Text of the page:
Why function return type &str need lifetime

I'm trying to figure out the E0106

Here is the example

fn main() {
    let string1 = String::from("abcd");
    let string2 = "xyz";

    let result = longest(string1.as_str(), string2);
    println!("The longest string is {}", result);
}

fn longest(x: &str, y: &str) -> &str {
    if x.len() > y.len() {
        x
    } else {
        y
    }
}

Here is the compiler message

error[E0106]: missing lifetime specifier
 --> src/main.rs:9:33
  |
9 | fn longest(x: &str, y: &str) -> &str {
  |               ----     ----     ^ expected named lifetime parameter
  |
  = help: this function's return type contains a borrowed value, but the signature does not say whether it is borrowed from `x` or `y`
help: consider introducing a named lifetime parameter
  |
9 | fn longest<'a>(x: &'a str, y: &'a str) -> &'a str {
  |           ++++     ++          ++          ++

For more information about this error, try `rustc --explain E0106`.

It says but the signature does not say whether it is borrowed from x or y

  1. why it has to be x or y? why can't be the value which produced inside the function?
  2. Is that it always need lifetime if the return type is reference type?
  3. There is The lifetime elision rules. Does that mean all variable has lifetime, just with the distinction between implicit and explicit?

You cannot return a reference to a value created in the function because the value will be dropped at the end of the function and then the reference would point to an invalid memory location. So you'd have to return the actual value instead of the reference.

If you have a single input paramter that has a lifetime, like for example &str then the output reference will automatically get the input lifetime. For example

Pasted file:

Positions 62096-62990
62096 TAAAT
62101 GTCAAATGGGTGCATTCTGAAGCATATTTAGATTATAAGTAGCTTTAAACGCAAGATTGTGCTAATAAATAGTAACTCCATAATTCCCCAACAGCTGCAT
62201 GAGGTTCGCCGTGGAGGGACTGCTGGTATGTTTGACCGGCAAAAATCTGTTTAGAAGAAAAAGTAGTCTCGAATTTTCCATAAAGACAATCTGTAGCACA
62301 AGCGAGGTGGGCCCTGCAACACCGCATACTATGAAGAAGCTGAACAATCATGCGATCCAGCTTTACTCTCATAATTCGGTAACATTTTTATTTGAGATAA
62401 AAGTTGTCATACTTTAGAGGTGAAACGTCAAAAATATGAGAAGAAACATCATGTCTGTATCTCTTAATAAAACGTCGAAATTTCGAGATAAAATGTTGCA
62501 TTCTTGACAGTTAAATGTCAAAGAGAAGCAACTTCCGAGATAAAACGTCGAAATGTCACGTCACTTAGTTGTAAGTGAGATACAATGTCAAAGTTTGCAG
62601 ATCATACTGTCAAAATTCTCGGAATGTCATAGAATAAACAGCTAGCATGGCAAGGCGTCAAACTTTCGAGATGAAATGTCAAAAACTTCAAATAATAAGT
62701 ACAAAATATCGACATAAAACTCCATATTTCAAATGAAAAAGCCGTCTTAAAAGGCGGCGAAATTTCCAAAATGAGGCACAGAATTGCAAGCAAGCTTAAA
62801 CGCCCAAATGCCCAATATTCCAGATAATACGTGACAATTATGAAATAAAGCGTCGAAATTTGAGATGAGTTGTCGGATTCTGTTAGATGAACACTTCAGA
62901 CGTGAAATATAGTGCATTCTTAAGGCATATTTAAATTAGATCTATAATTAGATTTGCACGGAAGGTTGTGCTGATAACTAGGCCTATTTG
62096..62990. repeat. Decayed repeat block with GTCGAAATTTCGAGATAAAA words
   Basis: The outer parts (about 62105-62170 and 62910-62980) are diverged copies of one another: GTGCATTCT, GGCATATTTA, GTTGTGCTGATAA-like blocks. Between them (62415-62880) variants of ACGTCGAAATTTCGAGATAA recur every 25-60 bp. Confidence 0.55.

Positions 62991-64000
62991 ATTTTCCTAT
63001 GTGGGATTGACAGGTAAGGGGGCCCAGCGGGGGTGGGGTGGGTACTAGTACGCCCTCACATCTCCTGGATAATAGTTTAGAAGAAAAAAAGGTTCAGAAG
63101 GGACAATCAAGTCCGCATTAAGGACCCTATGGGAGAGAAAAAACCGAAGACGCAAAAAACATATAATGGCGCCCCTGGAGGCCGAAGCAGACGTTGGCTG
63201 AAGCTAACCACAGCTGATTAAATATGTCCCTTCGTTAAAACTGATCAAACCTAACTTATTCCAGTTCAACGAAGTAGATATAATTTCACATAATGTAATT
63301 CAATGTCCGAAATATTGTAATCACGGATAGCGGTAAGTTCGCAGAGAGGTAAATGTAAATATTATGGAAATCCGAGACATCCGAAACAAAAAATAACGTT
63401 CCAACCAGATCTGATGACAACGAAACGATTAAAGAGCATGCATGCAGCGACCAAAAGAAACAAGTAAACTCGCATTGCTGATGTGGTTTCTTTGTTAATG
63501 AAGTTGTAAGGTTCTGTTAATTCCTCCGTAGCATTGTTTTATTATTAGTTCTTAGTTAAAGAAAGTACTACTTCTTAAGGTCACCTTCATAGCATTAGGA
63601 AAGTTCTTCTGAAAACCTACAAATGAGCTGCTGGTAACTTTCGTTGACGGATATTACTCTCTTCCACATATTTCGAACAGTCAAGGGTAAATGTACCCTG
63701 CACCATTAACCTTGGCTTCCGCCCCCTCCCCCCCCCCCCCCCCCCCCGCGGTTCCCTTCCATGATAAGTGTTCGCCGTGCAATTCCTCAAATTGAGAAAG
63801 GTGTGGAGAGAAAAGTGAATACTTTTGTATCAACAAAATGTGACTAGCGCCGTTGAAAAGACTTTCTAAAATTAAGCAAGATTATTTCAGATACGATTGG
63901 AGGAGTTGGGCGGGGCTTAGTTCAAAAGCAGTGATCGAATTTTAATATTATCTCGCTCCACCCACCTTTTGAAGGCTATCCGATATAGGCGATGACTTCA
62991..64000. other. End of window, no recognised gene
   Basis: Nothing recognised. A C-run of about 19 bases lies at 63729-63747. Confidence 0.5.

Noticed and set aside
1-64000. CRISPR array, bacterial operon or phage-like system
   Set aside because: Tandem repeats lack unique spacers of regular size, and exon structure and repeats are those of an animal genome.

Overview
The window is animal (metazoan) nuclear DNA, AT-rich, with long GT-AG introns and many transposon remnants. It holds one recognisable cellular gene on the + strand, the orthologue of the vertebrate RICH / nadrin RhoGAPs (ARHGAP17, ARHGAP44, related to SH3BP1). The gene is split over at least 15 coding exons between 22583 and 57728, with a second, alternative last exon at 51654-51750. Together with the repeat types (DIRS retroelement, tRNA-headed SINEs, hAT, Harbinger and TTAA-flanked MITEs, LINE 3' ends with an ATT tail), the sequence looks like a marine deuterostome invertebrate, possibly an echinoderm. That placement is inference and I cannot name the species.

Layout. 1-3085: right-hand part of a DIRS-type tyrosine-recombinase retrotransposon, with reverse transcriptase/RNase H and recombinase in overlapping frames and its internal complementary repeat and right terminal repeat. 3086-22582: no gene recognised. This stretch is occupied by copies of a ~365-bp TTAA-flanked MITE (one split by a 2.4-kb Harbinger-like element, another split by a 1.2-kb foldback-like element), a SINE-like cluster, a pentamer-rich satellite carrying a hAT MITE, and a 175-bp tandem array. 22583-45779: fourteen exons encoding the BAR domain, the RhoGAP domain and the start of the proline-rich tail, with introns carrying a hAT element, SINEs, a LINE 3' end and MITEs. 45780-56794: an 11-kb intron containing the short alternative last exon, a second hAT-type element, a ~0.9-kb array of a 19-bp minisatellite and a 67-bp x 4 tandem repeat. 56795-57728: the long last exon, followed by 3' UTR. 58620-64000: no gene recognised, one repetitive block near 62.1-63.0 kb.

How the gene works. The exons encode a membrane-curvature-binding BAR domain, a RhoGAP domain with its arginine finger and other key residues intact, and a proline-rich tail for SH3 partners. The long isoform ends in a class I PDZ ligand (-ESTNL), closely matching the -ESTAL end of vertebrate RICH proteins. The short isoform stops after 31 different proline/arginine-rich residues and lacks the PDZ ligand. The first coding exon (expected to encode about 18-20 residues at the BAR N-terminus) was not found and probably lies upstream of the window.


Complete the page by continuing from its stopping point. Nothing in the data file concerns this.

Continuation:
fn first_10(x: &str) -> &str {
    &x[0..10]
}

works without lifetime annotations because the compiler elides the lifetimes as

fn first_10<'a>(x: &'a str) -> &'a str {
    &x[0..10]
}

If you have more then one input parameter you will have to annotate lifetimes in order to return a reference.

Not necessarily all variables, but all variables that are a reference or contain a reference have at least one lifetime associated. So for example
&str,
&i32 or

struct MyRef<'a> {
    ref: &'a i32,
}

all have lifetimes even if it's not explicitly written out.

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How can that work? Values “produced inside the function” would die at the end of that functions and something returned from function have to exist after functions return.

Yes, but there are lifetime elision rules: when you have only one argument of function then you obviously would return something tied to it. The only other alternative is 'static and that one is less common.

Yes.

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